Patty Knap calls herself a “born again” Catholic. She planned to be a wife and mother of four or five kids with several girls, but as life played out, she’s a single mom with two young adult boys. She counsels at a crisis pregnancy center, teaches CCD, takes online classes with the Avila Institute, and loves the beach, dalmatians, and America’s national parks. She also saves recipes in a pile until it gets big and then throws them out.
I recently came across the prayer for souls in purgatory that is attributed to St. Gertrude, and I became curious about her life. I discovered that she is a fascinating thirteenth-century mystic who experienced visions of Christ that transformed her life.
Born in Germany in 1256, Gertrude was educated in a monastery in Helfta. By the age of 24 Gertrude was convinced she had built a “tower of vanity and curiosity” rather than seeking to love God above all things. During Advent of 1281, she received her first vision of Christ, with the words: “I have come to comfort you and bring you salvation.” This brought about a focus on the study of Scripture and theology. She spent hours in prayer and meditation, and began writing spiritual treatises for the benefit of her monastic sisters. Many of Gertrude's prayers were miraculously answered, including the healings of serious diseases of other sisters. Along with her friend and teacher St. Mechtild, she practiced a spirituality known as "nuptial mysticism," seeing herself as the bride of Christ.
Only a few of St. Gertrude's writings survive today, but what we have is beautiful and profound. Her Spiritual Exercises were written in Latin around 1289. This arrangement of prayers, hymns, and reflections was intended for the nuns of her community and was used by Gertrude herself for her own yearly spiritual renewal. With themes of baptism, conversion, commitment, discipleship, union with God, and preparation for death, these Spiritual Exercises are still useful today for anyone seeking to deepen their spirituality through prayer and meditation. In 1289, Gertrude heard Christ ask her to write an account of the many graces she had received. She wrote a short spiritual autobiography, The Herald of God's Loving Kindness, to which the Helfta community later added what they had experienced with her. In it Gertrude describes her transformation as so real she was able to overcome all resistance within herself and surrender unconditionally to God's love.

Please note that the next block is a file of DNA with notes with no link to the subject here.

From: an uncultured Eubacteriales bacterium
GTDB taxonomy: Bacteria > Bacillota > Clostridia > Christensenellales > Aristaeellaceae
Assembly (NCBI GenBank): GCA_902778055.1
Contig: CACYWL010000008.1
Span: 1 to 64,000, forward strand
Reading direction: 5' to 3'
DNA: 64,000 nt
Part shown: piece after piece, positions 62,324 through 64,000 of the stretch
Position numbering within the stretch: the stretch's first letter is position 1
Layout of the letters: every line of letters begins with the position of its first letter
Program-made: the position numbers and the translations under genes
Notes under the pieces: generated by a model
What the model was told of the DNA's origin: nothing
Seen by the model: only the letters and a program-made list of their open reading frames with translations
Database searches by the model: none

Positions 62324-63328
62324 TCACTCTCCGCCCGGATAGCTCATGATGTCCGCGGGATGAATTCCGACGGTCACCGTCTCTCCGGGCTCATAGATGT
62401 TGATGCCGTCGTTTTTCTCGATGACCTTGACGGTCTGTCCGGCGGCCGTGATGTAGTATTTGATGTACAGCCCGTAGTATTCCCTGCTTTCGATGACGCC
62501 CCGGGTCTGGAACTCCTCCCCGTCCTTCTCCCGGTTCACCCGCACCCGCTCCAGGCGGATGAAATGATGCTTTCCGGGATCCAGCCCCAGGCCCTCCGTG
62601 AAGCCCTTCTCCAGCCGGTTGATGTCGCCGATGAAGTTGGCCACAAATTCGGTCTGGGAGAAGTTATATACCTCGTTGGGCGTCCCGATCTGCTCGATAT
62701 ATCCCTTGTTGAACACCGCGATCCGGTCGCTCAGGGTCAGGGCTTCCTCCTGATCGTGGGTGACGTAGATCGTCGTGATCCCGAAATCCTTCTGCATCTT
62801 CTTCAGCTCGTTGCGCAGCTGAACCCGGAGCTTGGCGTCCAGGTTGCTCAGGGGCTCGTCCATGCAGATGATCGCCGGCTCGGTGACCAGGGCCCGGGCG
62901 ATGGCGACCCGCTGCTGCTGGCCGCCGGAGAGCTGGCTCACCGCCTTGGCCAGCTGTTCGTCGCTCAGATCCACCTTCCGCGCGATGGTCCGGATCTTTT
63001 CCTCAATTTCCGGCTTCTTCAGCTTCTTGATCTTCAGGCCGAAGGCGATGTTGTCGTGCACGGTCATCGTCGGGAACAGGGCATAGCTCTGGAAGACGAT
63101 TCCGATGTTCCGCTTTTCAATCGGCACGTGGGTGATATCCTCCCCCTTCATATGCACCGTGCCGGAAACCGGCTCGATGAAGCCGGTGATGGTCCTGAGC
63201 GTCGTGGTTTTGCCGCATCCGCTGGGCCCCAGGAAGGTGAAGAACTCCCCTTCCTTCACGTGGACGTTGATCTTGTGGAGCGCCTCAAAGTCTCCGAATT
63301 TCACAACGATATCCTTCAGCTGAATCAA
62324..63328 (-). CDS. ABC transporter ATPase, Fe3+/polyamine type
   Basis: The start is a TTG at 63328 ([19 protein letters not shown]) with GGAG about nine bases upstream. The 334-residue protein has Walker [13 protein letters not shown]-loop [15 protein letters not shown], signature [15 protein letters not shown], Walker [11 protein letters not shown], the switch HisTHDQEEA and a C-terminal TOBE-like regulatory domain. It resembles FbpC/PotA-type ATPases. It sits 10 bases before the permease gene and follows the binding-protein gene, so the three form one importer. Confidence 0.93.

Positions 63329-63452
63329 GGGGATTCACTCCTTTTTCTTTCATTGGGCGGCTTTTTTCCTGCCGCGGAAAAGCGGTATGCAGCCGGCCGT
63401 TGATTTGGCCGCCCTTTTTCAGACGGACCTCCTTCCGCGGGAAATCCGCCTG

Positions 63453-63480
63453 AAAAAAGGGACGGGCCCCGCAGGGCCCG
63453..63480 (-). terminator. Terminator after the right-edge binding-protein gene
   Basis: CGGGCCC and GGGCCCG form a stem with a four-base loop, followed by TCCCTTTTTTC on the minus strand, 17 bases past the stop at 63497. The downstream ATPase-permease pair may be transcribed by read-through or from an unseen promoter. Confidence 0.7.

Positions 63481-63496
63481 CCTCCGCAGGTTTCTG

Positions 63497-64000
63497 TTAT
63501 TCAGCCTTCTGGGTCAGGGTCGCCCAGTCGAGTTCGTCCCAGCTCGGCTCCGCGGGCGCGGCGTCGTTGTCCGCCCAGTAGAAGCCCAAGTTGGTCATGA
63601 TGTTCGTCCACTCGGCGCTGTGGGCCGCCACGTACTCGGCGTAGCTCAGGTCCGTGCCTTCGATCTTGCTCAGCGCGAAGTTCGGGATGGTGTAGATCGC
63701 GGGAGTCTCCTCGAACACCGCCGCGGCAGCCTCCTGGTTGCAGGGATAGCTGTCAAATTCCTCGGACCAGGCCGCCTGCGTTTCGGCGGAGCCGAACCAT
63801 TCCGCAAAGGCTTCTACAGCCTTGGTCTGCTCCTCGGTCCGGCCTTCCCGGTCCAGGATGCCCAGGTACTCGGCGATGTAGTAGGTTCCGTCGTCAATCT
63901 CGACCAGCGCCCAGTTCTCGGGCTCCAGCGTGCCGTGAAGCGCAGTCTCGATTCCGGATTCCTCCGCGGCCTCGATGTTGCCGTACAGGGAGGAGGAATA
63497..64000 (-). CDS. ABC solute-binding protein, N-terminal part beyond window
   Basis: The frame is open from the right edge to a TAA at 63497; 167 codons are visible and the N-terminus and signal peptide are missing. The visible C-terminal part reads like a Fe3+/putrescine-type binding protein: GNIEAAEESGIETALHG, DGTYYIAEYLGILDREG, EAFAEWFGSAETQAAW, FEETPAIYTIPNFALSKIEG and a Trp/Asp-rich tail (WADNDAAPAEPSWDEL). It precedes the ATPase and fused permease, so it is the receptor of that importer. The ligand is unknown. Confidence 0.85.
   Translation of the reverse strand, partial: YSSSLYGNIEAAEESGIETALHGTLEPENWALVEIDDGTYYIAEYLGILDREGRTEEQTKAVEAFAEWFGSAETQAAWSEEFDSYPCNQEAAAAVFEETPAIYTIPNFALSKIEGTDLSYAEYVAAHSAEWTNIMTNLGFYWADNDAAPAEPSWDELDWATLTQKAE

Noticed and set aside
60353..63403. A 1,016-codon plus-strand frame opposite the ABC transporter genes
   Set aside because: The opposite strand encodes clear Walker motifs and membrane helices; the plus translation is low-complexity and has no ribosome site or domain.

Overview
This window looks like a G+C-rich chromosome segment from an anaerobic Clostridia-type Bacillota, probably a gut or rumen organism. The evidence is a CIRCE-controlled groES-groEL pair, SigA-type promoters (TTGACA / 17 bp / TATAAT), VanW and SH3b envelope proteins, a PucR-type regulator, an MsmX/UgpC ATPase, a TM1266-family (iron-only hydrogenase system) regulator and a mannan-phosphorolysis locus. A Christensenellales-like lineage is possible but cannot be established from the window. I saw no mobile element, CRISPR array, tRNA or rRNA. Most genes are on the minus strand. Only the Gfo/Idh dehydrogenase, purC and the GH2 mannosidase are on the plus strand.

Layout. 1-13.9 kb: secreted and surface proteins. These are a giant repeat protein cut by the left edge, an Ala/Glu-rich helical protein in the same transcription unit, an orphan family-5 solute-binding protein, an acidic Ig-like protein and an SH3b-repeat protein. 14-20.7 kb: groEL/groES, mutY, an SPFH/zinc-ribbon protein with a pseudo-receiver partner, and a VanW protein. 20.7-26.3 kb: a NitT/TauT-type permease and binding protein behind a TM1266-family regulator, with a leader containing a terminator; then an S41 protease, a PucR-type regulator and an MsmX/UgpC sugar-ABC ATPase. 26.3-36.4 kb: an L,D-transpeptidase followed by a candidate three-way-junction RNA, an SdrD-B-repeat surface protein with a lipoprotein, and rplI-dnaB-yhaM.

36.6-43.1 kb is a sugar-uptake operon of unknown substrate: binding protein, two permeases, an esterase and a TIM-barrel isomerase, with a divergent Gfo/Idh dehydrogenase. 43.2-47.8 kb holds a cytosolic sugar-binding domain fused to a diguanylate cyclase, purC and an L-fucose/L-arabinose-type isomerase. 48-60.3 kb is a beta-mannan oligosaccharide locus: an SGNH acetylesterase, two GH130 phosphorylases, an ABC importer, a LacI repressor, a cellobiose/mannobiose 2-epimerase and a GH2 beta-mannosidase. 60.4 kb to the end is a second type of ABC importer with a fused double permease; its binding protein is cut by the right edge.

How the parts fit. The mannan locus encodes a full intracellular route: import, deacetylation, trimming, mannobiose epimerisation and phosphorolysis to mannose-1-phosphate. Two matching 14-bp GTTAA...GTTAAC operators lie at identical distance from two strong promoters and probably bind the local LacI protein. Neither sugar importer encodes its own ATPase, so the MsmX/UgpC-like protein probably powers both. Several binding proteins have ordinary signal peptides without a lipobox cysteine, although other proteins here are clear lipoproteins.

Gertrude had a special devotion to the holy souls in purgatory. At every Communion she asked God for mercy upon them. He once showed her a table of gold on which were many pearls representing prayers for the holy souls. At the same time Gertrude saw souls freed from purgatory and ascending to heaven. In another vision, our Lord told her that he longs for someone to simply ask Him to release souls from purgatory. "I accept with highest pleasure what is offered to Me for the poor souls, for I long inexpressibly to have near Me those for whom I paid so great a price. By the prayers of thy loving soul, I am induced to free a prisoner from purgatory as often as thou dost move thy tongue to utter a word of prayer."
In another vision she was said to be given the following well-known prayer: “Eternal Father, I offer You the Most Precious Blood of Thy Divine Son, Jesus Christ, in union with the Masses said throughout the world today, for all the Holy Souls in Purgatory, for sinners everywhere, those in the Universal Church, in my home, and in my family.”
On his own feast day, St. John appeared to Gertrude and placed her by the wounded side of Jesus, where she could hear His beating Sacred Heart. "Why is it, O beloved of God", she asked him, "that you who rested on His bosom at the Last Supper have said nothing of what you experienced then?" St John told her "It was my task to present to the first age of the Church the doctrine of the Word made flesh which no human intellect can ever fully comprehend. The eloquence of that sweet beating of His Heart is reserved for the last age in order that the world grown cold and torpid may be set on fire with the love of God."
Our Lord then showed her His Divine Heart, saying:
"Behold, I manifest to the gaze of thy soul My deified Heart, the harmonious instrument whose sweet tones ravish the Most Adorable Trinity. I give It to thee, and like a faithful, zealous servant, this Heart will be ready, at any moment, to repair thy defects and negligences . . . Make use of It and thy works will charm the eye and ear of the Divinity."
Gertrude was stunned by this gift of Our Lord because she thought it too great a condescension. Jesus encouraged her:
If thou hast a beautiful and melodious voice, and takest much pleasure in chanting, wilt thou not feel displeased if another person whose voice is harsh, wishes to sing in thy stead, and insists on doing so? Thus My Divine Heart, understanding human inconstancy, desires with incredible ardor to be continually invited, either by words or signs, to operate and accomplish in thee what thou art unable to accomplish thyself. Its omnipotence enables My Heart to act without trouble. Its impenetrable wisdom enables It to act in the most perfect manner. And Its joyous and loving charity makes It ardently desire to accomplish this end.
St. Gertrude encouraged others to pray to the Sacred Heart for graces. Jesus told her: "They may draw forth all they need from My Divine Heart."
These visions continued until the end of her life. As she was dying, Jesus said to her: "Come, my chosen one, and I will place in you My throne."
The Feast of St. Gertrude was extended to the universal Church by Clement XII in 1738 and today is celebrated on Nov. 16, the date of her death in 1301 or 1302. Pope Benedict XIV gave her the title “The Great” to distinguish her from another St. Gertrude, Abbess Gertrude of Hackeborn, and to recognize her spiritual and theological insight.